Crude Oil Exports
A pair of Senate Democrats has called for a “comprehensive analysis” of the potential effects of lifting the ban on US crude oil exports, including how it might impact gasoline prices. Experts predict that crude oil producers will “struggle to find a market” for their product by the end of the year due to the export constraints and inadequate domestic processing and distribution capacity.
According to new research by RFF’s Stephen P.A. Brown, Charles Mason, Alan Krupnick, and Jan Mares: “US refineries are better suited to process heavy crude oil, while refineries in other countries are better suited to process light crude oil. As a result, lifting the ban on US crude oil exports would allow for a more efficient distribution of crude oil among refineries in the Western Hemisphere and elsewhere in the world” and, ultimately, reduce gas prices. Read the complete RFF issue brief here: Crude Behavior: How Lifting the Export Ban Reduces Gasoline Prices in the United States.
Just over five years ago, sanctioned auctions of ivory stockpiled in Botswana, Namibia, South Africa, and Zimbabwe raised more than $15 million for elephant conservation.
Now, Tanzania is set to destroy $50 million of ivory stockpile, following the lead of the US, France, Hong Kong, and China. The US is also taking steps to further restrict ivory trade, banning the import, export, and resale of ivory, and imposing more stringent guidelines for the sale of antique ivory.
Ivory poaching has continued to be a problem since the 1989 ban on international trade in ivory, codified in the Convention on International Trade in Endangered Species of Wild Fauna and Flora (CITES). Since then, we have seen several back-and-forths on the role of legal ivory sales, as of government stockpiles obtained through confiscation and natural wildlife management.
The competing ideas boil down to this question: do the sales of legal stockpiles affect demand more than supply? Governments today are making a big bet on the former. Read More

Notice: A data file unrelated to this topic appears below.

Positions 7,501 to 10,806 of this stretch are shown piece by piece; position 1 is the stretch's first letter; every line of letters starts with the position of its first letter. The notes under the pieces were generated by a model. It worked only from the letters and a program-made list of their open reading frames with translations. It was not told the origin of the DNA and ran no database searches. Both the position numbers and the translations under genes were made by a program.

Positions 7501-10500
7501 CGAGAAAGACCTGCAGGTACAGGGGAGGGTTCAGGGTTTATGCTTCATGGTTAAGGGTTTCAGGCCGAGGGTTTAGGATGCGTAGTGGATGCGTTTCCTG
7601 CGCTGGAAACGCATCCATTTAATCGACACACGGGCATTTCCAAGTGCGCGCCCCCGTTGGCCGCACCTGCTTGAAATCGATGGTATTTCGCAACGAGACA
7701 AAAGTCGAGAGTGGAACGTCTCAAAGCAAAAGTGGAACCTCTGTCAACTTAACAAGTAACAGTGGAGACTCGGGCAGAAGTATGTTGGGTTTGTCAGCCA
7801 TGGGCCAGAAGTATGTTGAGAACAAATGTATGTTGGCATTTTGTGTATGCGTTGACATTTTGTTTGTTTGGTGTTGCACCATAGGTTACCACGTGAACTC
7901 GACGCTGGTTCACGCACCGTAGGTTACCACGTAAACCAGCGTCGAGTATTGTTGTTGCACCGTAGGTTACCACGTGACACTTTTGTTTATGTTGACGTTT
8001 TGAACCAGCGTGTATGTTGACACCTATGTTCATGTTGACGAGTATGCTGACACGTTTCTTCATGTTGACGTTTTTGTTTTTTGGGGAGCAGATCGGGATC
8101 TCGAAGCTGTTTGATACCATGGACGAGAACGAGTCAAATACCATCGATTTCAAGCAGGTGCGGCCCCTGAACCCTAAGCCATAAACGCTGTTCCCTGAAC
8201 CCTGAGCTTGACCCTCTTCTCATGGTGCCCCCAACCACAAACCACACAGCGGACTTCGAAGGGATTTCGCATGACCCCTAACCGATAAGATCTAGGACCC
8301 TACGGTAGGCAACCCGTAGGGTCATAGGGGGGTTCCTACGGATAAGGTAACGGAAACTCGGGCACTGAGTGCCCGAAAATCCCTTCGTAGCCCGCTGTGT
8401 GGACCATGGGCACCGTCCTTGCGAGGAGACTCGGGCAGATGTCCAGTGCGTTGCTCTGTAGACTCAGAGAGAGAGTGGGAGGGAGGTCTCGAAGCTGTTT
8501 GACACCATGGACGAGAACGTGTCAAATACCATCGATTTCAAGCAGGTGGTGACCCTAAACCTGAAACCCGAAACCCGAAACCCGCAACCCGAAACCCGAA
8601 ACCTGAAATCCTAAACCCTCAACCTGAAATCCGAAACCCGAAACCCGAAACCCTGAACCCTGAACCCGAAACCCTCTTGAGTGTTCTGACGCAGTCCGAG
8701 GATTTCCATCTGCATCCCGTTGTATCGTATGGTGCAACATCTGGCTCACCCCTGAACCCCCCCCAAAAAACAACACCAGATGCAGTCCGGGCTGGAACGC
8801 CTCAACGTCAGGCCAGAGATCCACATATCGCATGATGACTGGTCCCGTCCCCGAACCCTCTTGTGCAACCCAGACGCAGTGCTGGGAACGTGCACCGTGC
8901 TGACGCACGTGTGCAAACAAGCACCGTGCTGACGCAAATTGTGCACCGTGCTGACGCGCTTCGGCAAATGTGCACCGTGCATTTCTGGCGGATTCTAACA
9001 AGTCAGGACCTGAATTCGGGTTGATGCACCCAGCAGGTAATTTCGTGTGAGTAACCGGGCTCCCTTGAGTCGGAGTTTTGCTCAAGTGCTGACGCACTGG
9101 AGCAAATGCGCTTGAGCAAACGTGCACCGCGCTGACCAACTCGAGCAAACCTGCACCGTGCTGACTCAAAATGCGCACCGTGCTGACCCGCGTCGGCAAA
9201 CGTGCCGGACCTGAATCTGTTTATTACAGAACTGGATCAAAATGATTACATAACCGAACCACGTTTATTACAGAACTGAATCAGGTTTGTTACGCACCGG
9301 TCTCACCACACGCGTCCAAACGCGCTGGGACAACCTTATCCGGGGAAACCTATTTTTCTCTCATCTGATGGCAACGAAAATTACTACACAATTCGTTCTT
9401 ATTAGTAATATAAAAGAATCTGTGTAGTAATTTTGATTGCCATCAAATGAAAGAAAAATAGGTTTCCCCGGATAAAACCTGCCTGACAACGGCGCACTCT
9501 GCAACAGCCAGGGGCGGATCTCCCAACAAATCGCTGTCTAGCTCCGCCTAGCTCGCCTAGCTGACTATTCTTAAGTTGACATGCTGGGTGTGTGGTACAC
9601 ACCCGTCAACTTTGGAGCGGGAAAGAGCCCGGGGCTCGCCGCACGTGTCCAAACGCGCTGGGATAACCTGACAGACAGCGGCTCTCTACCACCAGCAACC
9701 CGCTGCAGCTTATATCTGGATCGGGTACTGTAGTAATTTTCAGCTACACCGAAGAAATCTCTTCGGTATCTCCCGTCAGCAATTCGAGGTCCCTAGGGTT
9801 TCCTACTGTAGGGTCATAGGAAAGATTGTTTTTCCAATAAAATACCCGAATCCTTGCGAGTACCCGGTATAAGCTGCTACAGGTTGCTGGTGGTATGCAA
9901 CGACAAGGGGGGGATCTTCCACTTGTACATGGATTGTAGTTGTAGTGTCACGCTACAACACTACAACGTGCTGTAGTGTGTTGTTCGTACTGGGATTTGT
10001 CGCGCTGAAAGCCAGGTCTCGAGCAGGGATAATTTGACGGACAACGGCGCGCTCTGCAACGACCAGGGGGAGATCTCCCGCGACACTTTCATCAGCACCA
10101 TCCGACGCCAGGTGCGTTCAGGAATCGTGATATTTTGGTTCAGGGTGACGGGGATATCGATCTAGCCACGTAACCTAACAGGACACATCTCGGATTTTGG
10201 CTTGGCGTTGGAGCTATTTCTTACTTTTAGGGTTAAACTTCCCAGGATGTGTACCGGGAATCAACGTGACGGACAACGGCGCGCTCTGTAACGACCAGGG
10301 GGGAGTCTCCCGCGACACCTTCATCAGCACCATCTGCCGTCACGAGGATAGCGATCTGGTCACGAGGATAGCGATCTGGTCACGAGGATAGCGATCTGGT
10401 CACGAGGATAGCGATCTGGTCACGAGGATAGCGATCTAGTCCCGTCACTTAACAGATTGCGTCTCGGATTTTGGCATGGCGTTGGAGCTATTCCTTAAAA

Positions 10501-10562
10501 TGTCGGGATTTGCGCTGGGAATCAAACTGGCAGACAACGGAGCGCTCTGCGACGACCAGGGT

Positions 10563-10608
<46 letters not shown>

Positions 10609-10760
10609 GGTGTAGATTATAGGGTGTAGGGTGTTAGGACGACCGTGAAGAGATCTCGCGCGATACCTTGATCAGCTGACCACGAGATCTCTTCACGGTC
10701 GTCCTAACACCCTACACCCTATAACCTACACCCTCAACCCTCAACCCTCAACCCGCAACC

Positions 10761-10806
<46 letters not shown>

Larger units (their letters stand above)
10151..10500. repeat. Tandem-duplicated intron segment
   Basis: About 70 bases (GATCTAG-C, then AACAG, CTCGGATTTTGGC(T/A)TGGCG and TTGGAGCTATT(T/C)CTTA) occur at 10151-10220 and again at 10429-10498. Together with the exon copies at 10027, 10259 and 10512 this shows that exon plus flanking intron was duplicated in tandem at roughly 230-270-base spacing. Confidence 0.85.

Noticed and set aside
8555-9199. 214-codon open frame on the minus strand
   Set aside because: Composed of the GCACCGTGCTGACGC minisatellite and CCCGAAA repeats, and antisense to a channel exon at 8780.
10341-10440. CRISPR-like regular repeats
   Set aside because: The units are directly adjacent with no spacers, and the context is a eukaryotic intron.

Pharmaceutical residues in waterways, industrial waste lingering in soils, space debris in orbit for hundreds of years, nuclear waste requiring management for thousands of years, and greenhouse gases affecting carbon cycles subject to geologic time-scales: these pollutants are the potentially long-lasting side effects of modern, growing economies and the attainment of ever-better standards of living.
Policymakers seek to protect the public by balancing the costs and benefits of mitigation, remediation, and other strategies to control these problems. Unlike the case of many shorter-lived pollutants, however, these long-lived contaminants are particularly vexing for regulators and citizens alike. Indeed, these long-lived environmental issues could be thought of as a class of problems that are “forever ours,” unique because of their almost unrestrained temporal scale. The contaminants may be present in trace amounts or have other effects that cause only small damages today; thus the public may not feel urgency to take action. But the contaminants may persist and, even worse, accumulate over time to create much greater damage, although in a perhaps very distant future. Some pharmaceutical residues, certain greenhouse gases, and space debris that self-collide to produce yet more debris are examples of pollution with cumulative effects that can worsen to create significant future harm.